Cameron, A. Colin and Pravin K. Trivedi. 2013. Regression Analysis of Count Data. 2nd Edition Cambridge University Press. New York, NY.

CDC. 2012. “FASTSTATS - Attention Deficit Hyperactivity Disorder.” Retrieved March 6, 2013 (http://www.cdc.gov/nchs/fastats/adhd.htm).

Chricos, Ted, Kelle Barrick, William Bales, and Stephanie Bontrager. 2007. “The Labeling of Convicted Felons and Its Consequences for Recidivism.” Criminology 45(3): 547-581.

Cohen, Stanley. 1985. Visions of Social Control. Cambridge, MA: Polity Press Conrad, Peter. 1975. “The Discovery of Hyperkinesis: Notes on the Medicalization of Deviant Behavior.” Social Problems 23(1):12–21.

----------. 1992a. Deviance and Medicalization: From Badness to Sickness. Temple University Press.

----------. 1992b. “Medicalization and Social Control.” Annual Review of Sociology 18:209–32.

----------. 2005. “The Shifting Engines of Medicalization.” Journal of Health and Social Behavior 46(1):3–14.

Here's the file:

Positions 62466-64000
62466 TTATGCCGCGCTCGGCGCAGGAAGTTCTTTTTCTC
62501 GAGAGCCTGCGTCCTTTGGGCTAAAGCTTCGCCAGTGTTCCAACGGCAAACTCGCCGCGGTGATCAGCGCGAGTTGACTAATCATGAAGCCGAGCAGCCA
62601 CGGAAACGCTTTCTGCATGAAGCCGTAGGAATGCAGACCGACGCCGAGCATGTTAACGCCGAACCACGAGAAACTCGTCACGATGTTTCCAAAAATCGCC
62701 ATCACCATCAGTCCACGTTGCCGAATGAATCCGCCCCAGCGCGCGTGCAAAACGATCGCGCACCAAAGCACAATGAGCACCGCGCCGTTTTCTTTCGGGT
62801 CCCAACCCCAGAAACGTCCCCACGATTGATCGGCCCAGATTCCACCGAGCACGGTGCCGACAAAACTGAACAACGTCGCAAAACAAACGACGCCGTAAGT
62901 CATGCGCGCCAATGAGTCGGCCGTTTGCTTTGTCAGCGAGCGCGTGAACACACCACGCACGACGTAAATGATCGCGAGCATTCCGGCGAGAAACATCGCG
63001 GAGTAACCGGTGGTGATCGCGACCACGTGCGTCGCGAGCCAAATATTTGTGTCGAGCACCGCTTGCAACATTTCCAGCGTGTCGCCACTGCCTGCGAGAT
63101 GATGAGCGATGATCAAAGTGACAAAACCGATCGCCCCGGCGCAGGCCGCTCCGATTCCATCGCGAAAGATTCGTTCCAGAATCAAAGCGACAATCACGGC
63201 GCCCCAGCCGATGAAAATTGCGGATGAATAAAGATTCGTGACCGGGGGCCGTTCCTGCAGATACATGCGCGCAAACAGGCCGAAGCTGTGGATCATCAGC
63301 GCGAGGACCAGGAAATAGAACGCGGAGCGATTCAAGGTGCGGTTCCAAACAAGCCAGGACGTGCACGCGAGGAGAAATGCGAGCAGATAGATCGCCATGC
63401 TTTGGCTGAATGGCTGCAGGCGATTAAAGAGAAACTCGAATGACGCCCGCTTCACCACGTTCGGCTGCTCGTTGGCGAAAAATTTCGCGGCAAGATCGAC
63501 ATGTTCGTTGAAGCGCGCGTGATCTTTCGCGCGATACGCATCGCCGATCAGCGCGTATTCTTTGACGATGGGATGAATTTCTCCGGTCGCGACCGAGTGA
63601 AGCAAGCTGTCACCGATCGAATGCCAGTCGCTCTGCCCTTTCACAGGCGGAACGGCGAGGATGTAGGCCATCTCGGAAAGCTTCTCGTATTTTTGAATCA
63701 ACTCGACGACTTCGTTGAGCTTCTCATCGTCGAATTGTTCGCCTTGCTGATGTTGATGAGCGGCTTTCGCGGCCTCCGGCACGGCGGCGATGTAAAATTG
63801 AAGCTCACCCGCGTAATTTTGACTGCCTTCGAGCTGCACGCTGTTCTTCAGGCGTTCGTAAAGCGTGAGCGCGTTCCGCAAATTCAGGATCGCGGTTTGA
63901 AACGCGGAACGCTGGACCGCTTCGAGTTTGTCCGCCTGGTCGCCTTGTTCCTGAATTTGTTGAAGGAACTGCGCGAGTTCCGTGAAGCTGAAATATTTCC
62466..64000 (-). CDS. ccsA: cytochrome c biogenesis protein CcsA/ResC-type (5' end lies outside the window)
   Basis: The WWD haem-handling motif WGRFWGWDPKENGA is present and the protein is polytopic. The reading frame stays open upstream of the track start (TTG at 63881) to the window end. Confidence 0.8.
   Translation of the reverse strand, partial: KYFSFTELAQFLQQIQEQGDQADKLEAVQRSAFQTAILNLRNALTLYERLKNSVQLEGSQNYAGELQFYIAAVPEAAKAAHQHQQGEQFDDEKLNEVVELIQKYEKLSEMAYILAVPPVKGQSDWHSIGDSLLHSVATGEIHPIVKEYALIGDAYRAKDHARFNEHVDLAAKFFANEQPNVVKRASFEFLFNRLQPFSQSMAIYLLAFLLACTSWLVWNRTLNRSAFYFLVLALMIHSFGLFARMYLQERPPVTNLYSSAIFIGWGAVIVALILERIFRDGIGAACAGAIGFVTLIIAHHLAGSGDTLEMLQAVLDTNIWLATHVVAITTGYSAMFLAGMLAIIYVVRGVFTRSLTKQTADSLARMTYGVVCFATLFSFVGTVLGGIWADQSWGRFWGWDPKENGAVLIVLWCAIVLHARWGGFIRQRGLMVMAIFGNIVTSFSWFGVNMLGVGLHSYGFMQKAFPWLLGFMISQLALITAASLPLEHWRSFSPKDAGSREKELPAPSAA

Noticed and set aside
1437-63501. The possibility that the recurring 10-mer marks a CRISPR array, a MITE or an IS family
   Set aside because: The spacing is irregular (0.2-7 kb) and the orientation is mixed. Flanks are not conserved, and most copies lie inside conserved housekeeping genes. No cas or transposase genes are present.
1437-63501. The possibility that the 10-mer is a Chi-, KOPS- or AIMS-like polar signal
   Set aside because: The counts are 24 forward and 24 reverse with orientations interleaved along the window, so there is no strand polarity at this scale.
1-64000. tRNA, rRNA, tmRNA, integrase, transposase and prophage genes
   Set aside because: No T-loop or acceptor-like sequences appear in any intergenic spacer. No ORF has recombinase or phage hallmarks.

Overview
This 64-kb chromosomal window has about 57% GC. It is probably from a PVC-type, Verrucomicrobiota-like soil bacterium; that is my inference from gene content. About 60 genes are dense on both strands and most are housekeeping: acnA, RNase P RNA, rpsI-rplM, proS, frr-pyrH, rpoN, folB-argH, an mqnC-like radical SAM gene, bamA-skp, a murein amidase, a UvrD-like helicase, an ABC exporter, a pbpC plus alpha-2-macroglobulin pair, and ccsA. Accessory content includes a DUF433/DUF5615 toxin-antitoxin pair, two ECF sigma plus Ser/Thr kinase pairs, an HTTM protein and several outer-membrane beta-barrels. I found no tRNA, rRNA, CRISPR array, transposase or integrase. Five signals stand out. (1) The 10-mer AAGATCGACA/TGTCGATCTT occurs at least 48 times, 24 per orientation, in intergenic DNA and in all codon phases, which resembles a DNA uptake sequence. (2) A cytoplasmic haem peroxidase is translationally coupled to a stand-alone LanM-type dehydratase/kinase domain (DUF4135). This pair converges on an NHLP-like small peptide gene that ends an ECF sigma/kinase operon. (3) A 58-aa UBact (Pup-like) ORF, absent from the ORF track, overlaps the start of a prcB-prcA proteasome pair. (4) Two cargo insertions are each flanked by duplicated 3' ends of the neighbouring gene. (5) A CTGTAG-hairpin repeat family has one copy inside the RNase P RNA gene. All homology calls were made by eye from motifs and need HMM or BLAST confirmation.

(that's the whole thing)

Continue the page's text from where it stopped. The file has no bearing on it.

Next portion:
----------. 2007. The Medicalization of Society: On the Transformation of Human Conditions into Treatable Disorders. JHU Press.

----------. 2013. Medicalization: Changing Contours, Characteristics, and Contexts.” Pp.

195-215 in Medical Sociology on the Move: New Directions in Theory, edited by William C. Cockerham. Dordrecht. Springer.

Conrad, Peter and Kristin K. Barker. 2010. “The Social Construction of Illness: Key Insights and Policy Implications.” Journal of Health and Social Behavior 51(S):S67-S79.

Conrad, Peter, and Valerie Leiter. 2004. “Medicalization, Markets and Consumers.” Journal of Health and Social Behavior 45(S):158–76.

Conrad, Peter, and Deborah Potter. 2000. “From Hyperactive Children to ADHD Adults:

Observations on the Expansion on Medical Categories.” Social Problems 47(4):559.

Conrad, Peter, and Caitlin Slodden. 2013. “The Medicalization of Mental Disorder.” Pp.

61–73 in Handbook of the Sociology of Mental Health, Handbooks of Sociology and Social Research, edited by Carol S. Aneshensel, Jo C. Phelan, and Alex Bierman. Springer Netherlands. Retrieved March 6, 2013 (http://link.springer.com/chapter/10.1007/978-94-007-4276-5_4).